No one said it would be easy to show up and do the work of writing a book!
“Writing is hard,” you realize again as you look at your production for the day. “Perhaps I’m not cut out for this.”
To your dismay, you have been writing in snippets for many days now. In the mornings, when you show up at your laptop—later and later it seems, you must face, as does every writer, a demanding master: your daily writing. Why can’t writing be more fun? Why can’t it be—well, to tell the truth—less hard.
Oh, how you wish it were the end of your scheduled writing period for the day! Why did you think you could do this book-writing thing!
“Who am I kidding?”
Discouragement sets in.
Like many writers, your writing time is perhaps not long. Too soon, you need to move on to the numerous chores that are attendant on keeping a life and a home going. Nevertheless, you feel some urgency to write deathless prose because of the short period available. After all you have so little time to write that it ought to be good writing, shouldn’t it?
Always good writing would be nice, but if that is what you need, you are likely to quit. Every profession has days of pick-and-shovel work that is not that much fun—but it is absolutely necessary. Perhaps you are in a pick-and-shovel phase that will lay the foundation for bringing your book to another stage?
Not to be daunted, perhaps you open a document file and find there 200 words you had written, say, several days earlier. Then you think, “OK, today, I will bring this vignette to completion. I’ll turn it into a chapter,” but it seems that you can only write another few hundred words before you feel like moving on to something else—anything else but this dreadful text on the screen before you! The vein of inspiration has completely dried up. Even the few hundred words that you have managed to write that day when you summoned your energy to be brave and continue to write seem to be trash. In fact, who would dispute that any junior-high-school writer could do better, for heaven’s sake! So you think, “I better move on to another document. Let this ‘meretricious melodrama’ incubate for a while longer.”
You are sure this is not the way “real” writer’s write.
You open another document. “What do you know!” you tell yourself with pleasure, “this story fragment already has 500 words. I’ll pitch right in with some editing. I’ll get those five hundred words into shape.” By the time you get to the end of the text, you have been able to add a few hundred new words and, by the time that is done, it has become the end of your allotted writing time and, with great relief, you realize you can honorably move on with your day. You still call yourself faithful to your mission to write when someone at the grocery store, someone you have not seen in a while, asks you what you have been doing.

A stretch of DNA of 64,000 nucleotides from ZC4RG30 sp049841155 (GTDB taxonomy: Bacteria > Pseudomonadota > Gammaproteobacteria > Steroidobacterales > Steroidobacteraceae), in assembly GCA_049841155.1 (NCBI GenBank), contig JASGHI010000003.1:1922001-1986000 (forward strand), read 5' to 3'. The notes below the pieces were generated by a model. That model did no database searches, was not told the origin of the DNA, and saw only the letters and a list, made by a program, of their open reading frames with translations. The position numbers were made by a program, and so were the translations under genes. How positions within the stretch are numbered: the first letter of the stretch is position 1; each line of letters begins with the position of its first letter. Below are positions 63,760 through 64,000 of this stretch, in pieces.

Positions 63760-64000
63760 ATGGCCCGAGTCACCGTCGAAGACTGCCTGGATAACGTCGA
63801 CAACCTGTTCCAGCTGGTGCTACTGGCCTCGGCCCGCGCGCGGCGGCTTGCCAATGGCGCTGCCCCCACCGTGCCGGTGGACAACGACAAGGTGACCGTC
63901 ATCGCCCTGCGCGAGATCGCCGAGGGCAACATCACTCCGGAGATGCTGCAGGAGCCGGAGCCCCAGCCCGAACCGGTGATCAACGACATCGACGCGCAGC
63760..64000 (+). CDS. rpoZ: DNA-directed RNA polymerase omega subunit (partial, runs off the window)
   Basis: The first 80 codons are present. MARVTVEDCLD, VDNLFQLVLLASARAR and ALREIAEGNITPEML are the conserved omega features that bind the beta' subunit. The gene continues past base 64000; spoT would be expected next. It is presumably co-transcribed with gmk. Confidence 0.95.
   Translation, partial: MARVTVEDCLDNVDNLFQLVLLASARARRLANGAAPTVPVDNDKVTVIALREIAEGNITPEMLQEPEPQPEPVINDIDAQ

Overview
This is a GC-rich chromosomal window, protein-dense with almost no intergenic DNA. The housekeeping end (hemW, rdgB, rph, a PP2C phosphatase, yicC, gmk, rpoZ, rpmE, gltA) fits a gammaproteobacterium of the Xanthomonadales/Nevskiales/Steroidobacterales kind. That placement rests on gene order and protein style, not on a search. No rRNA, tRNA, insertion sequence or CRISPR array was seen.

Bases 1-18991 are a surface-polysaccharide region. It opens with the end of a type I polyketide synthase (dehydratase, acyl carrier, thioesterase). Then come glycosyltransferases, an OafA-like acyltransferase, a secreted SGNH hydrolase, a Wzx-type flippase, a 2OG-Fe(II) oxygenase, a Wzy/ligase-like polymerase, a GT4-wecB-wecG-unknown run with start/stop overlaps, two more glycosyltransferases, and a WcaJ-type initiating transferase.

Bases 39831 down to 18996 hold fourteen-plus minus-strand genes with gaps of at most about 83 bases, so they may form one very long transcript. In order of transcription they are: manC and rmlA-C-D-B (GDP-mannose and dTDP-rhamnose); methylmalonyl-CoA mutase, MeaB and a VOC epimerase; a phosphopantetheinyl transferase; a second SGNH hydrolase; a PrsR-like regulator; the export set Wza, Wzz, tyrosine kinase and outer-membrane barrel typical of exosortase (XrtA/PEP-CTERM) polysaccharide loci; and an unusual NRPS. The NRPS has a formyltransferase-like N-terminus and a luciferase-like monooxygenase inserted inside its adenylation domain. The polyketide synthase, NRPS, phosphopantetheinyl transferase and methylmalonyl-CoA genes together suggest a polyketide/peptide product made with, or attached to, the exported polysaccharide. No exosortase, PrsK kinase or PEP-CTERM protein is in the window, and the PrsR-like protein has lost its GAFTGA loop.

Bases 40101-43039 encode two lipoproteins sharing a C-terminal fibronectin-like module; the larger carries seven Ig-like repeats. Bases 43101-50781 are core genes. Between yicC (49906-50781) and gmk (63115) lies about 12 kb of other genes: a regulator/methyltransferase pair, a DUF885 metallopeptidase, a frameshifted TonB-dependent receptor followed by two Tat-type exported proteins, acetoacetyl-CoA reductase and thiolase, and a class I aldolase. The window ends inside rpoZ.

“Why I’ve been writing a book,” you will be able to respond.
If you write, you are a writer.
Why would you think that writers—”real” writers—do things differently? Why would it be different for you to show up and do the work of writing a book?
An exercise in mindful reframing.
Calculate the number of pages you have written for your manuscript—not just today but since you began to write. Even snippets add up to many pages if done regularly enough. While it is possible your writing snippets will not be praised as deathless prose, and you do not know how much of it will survive into a finished memoir, it is nonetheless always easier to rewrite and edit than to produce a fresh text.
Be kind to yourself. Plodding along is an aspect of writing everyone must accept. While there are days of exuberant writing when the words appear on the screen as fast as you can type, and when you reread the text, it all sounds great, there are many more days when writing is a matter of showing up and doing the work—plodding along like a work horse who, step by step, transverses the miles. Over time, even your plodding writing—with editing—will add up to a manuscript.
Often in rereading the texts, the writer—and the reader—cannot discern which parts were written in exuberance and which parts are the result of careful professional rewriting—and you will, over time, become be a professional writer if you work this way.
The bottom line
The bottom line is something you’ll reach if you keep at your work. In time, you’ll produce much text to serve as a basis for a book.
Remember: “Inch by inch, it’s a cinch. Yard by yard, it’s hard.”
Show up and do the work of writing a book. You’ll be glad you did.
We have helped many people whose lives demanded to be recorded but who themselves were not writers to create interesting and well-written memoirs.
We listen to you speak your story. We ask you a multitude of questions. Then we get to work writing. We come back to you with text and you make lots of corrective comments and we ask you a whole lot of new questions. Then, we go back to writing again.
Over time, your story develops into a memoir—one that you have shaped at every stage of the writing process.
We offer a free consult. Call today at 207-353-5454 to make an appointment.
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